Pacific Notes: Fox, Paul, Warriors, Lue, Westbrook

Kings guard De’Aaron Fox admits that it was “definitely hard” to see second-year guard Tyrese Haliburton depart at last month’s trade deadline, according to Logan Murdock of The Ringer, who says Fox had been planning to mentor his young backcourt partner for years to come.

However, Fox – who is now the Kings’ longest-tenured player – has gotten accustomed to a certain level of turnover since arriving in Sacramento. While his coaches and teammates continue to change around him, Fox himself at least appears to be part of the franchise’s long-term plans.

“The Kings always told us, ‘He’s our guy. He’s our franchise guy. He’s our max player, and we’ll build it around him, man,'” agent Chris Gaston tells Murdock. “That’s what they told everybody else around the NBA is that, ‘Hey, look, you can inquire about De’Aaron all you want, but we’re building around De’Aaron. This is our guy. He’s our main centerpiece.’ And they are true to their word.”

Fox, currently sidelined due to a right hand injury, has shown improvement in his recovery from that injury but hasn’t yet resumed basketball activities, tweets James Ham of ESPN 1320. While Fox is with the Kings on their current road trip, his return isn’t considered imminent, prompting Ham to speculate (via Twitter) that we may have seen the last of Fox and Domantas Sabonis (knee) this season.

Here’s more from around the Pacific:

  • Suns point guard Chris Paul has been ruled out for Wednesday’s game, but is doing “more and more” in recent days and is getting closer to returning from his thumb injury, says Duane Rankin of The Arizona Republic.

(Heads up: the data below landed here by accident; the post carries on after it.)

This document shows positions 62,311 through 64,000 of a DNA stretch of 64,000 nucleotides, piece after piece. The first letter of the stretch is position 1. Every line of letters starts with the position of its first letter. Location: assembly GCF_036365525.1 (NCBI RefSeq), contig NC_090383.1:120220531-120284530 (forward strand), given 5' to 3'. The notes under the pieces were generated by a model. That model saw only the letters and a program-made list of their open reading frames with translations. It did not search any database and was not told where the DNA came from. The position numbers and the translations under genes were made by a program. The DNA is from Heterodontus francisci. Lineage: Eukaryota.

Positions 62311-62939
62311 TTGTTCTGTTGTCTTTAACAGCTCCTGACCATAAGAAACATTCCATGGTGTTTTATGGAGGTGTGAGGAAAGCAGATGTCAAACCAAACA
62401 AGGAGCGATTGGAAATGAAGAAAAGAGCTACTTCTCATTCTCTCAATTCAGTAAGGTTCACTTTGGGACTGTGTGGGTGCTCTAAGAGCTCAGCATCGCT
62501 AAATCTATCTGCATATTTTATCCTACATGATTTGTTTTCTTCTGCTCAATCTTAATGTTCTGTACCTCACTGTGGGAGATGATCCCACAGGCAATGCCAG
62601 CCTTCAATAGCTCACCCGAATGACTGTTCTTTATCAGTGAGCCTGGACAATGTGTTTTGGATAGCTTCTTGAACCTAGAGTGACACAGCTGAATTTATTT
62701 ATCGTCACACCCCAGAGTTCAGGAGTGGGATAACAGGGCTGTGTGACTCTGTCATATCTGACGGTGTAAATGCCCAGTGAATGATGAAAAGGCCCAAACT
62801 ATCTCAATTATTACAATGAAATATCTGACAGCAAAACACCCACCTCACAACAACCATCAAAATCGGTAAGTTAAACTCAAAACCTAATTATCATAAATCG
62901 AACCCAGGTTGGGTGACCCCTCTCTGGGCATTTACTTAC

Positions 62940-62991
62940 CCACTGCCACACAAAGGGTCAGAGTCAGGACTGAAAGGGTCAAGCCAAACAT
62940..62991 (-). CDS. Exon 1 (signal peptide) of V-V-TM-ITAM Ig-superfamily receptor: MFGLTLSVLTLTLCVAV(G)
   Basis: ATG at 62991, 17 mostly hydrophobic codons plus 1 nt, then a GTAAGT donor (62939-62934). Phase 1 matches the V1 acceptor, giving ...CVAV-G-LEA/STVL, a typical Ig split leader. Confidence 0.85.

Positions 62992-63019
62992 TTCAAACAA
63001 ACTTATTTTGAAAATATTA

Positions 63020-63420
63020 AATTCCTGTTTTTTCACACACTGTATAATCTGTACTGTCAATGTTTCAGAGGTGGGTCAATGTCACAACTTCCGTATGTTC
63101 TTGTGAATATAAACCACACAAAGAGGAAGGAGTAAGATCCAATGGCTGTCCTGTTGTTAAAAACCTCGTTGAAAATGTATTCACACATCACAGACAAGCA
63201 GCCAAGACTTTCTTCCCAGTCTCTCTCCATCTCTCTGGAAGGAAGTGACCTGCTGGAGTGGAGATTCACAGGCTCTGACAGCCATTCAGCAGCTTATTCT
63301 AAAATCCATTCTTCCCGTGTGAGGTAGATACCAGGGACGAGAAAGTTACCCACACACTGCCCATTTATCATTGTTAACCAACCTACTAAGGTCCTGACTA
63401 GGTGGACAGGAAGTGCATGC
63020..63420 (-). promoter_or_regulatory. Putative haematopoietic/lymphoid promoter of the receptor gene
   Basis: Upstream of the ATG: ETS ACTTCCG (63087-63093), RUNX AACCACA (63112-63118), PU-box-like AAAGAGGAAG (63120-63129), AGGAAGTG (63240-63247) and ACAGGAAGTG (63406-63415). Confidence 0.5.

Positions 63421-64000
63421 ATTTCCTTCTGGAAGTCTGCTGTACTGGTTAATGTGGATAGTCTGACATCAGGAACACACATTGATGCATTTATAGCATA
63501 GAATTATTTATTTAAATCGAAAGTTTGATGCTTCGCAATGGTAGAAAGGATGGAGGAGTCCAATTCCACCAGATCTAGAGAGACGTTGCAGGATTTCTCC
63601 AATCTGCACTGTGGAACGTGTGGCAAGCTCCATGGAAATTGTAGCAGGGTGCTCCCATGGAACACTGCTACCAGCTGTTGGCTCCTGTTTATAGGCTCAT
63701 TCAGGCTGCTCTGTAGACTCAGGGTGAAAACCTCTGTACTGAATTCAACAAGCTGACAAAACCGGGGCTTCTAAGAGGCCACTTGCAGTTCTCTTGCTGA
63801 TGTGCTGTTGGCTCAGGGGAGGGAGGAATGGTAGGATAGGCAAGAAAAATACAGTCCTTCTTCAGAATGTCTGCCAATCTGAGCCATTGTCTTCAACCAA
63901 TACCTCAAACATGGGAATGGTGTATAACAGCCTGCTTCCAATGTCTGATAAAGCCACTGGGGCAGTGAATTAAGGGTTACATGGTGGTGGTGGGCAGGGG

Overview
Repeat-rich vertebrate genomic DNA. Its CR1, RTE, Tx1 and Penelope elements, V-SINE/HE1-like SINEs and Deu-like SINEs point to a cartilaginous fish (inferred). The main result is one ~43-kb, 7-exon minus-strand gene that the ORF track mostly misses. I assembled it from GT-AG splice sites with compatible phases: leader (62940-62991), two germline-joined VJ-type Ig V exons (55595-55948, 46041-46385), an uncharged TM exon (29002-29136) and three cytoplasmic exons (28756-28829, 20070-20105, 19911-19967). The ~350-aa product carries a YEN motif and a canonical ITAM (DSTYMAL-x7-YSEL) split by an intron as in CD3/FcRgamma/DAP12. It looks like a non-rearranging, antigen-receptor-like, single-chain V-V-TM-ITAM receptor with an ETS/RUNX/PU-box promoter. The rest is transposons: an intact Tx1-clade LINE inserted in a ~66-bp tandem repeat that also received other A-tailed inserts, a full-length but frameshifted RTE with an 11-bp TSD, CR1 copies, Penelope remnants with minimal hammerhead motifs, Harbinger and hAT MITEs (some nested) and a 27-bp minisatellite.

• Monte Poole of NBC Sports Bay Area makes the case that the Warriors should consider replacing Kevon Looney with Otto Porter Jr. in their starting lineup to help jump-start their offense.
  • Since joining the Clippers, head coach Tyronn Lue has emerged from LeBron James‘ shadow and is developing into a star in his own right, Ohm Youngmisuk of ESPN writes, examining how Lue has kept his team competitive while missing stars Kawhi Leonard and Paul George. “When you build a system around your best two players, a lot of stuff we can’t run anymore,” Lue said. “I had to look at the mirror myself and just figure out what’s best for this team. I had to go back to the drawing board.”
  • Criticized for his inability to score efficiently for much of the season, Russell Westbrook has made nearly 50% of his field goal attempts and 40% of his three-point tries in his last six games. Kyle Goon of The Southern California News Group wonders if the Lakers are finally getting the version of Westbrook they envisioned when they traded for him last summer.
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